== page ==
Millions of Gigabyte motherboards were sold with a firmware backdoor flaw - see if you're affected

Magnifying glass enlarging the word 'malware' in computer machine code
(Image credit: Shutterstock)

Millions of motherboards built by Gigabyte were shipped out with a firmware backdoor that could have been abused to drop malware to the devices, experts have warned.

In a blog post, security firm Eclypsium said that it recently spotted “backdoor-like behavior within Gigabyte systems in the wild.”

Further analysis discovered that Gigabyte motherboards, a total of 271 different models, carried a hidden mechanism that quietly runs an updater program, which connects to a remote server, downloads, and then executes, software. While it might sound suspicious at best, but most likely malicious, Eclypsium says the updater’s goal is a lot more benign: to keep the motherboard’s firmware up to date. 

Missing proper authentication

Be that as it may, the researchers found that the updater is implemented insecurely, allowing threat actors to hijack the updater and use it for their own nefarious purposes. Apparently, the updater downloads code without proper authentication, in some cases even over an HTTP connection (as opposed to HTTPS). This would make man-in-the-middle attacks on rogue Wi-Fi networks a possibility, allowing potential threat actors to spoof the installation source and drop malware.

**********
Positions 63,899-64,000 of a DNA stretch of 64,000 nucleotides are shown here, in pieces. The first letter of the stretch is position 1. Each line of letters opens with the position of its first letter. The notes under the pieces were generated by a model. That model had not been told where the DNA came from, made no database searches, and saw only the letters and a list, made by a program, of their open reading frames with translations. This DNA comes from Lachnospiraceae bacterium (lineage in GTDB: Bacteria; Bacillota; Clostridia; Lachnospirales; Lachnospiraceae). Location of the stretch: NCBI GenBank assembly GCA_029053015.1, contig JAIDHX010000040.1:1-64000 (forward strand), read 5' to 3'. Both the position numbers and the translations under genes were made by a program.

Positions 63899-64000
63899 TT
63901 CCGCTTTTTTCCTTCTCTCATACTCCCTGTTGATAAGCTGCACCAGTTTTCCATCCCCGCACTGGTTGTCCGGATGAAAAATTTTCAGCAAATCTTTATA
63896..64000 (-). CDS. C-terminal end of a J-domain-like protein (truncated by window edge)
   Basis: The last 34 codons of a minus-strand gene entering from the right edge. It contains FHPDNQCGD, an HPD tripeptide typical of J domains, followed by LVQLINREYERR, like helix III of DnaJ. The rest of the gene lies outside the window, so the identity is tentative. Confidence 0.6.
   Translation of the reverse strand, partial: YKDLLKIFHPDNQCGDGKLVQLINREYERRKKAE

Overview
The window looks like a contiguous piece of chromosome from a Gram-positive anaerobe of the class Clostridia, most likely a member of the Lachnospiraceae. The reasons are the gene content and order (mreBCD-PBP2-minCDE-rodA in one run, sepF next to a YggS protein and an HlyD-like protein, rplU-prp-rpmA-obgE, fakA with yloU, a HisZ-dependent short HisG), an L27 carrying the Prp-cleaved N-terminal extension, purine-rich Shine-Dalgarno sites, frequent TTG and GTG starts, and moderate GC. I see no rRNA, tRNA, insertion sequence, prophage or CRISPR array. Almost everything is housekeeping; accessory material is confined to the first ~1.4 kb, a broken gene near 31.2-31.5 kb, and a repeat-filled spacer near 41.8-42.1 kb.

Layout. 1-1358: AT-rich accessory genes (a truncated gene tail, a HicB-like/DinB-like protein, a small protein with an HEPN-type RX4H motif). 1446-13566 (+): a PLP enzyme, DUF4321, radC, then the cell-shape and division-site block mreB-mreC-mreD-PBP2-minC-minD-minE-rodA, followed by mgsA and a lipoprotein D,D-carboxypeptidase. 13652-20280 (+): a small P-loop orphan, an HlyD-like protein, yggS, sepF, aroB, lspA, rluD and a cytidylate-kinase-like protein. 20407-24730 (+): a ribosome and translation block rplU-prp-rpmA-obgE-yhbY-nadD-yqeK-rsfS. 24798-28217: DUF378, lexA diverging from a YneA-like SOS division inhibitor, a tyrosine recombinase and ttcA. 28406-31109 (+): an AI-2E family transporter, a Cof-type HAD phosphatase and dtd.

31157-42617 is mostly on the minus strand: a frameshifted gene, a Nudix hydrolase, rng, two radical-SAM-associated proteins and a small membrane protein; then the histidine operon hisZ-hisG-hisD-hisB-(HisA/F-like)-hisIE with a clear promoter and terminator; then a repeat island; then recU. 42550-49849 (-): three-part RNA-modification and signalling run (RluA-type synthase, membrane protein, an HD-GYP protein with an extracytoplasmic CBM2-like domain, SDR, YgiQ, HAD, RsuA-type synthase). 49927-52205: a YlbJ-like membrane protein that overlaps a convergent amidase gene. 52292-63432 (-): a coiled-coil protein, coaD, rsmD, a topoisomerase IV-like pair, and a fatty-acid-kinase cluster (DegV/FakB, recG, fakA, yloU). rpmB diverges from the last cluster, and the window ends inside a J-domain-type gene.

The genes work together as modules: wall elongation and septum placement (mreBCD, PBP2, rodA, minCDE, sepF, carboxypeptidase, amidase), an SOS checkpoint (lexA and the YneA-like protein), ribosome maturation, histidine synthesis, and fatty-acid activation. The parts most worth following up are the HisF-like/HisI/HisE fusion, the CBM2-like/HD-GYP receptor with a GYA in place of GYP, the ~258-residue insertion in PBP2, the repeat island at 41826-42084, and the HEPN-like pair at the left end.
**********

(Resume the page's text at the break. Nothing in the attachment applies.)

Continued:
It’s important to note that the updater works from the firmware, and as such is immune to antivirus programs, endpoint security solutions, and similar.

So far, Gigabyte has been relatively quiet on the matter. Eclypsium says it’s now working with the manufacturer on a fix, and other than that, the Taiwanese giant did not want to answer any questions, Wired reports.

The fix would most likely include a firmware update which would need to be pushed to millions of potentially affected devices. Gigabyte will also need to find a better way to deliver firmware updates to its hardware.

Sead Fadilpašić

Sead is a seasoned freelance journalist based in Sarajevo, Bosnia and Herzegovina. He writes about IT (cloud, IoT, 5G, VPN) and cybersecurity (ransomware, data breaches, laws and regulations). In his career, spanning more than a decade, he’s written for numerous media outlets, including Al Jazeera Balkans. He’s also held several modules on content writing for Represent Communications.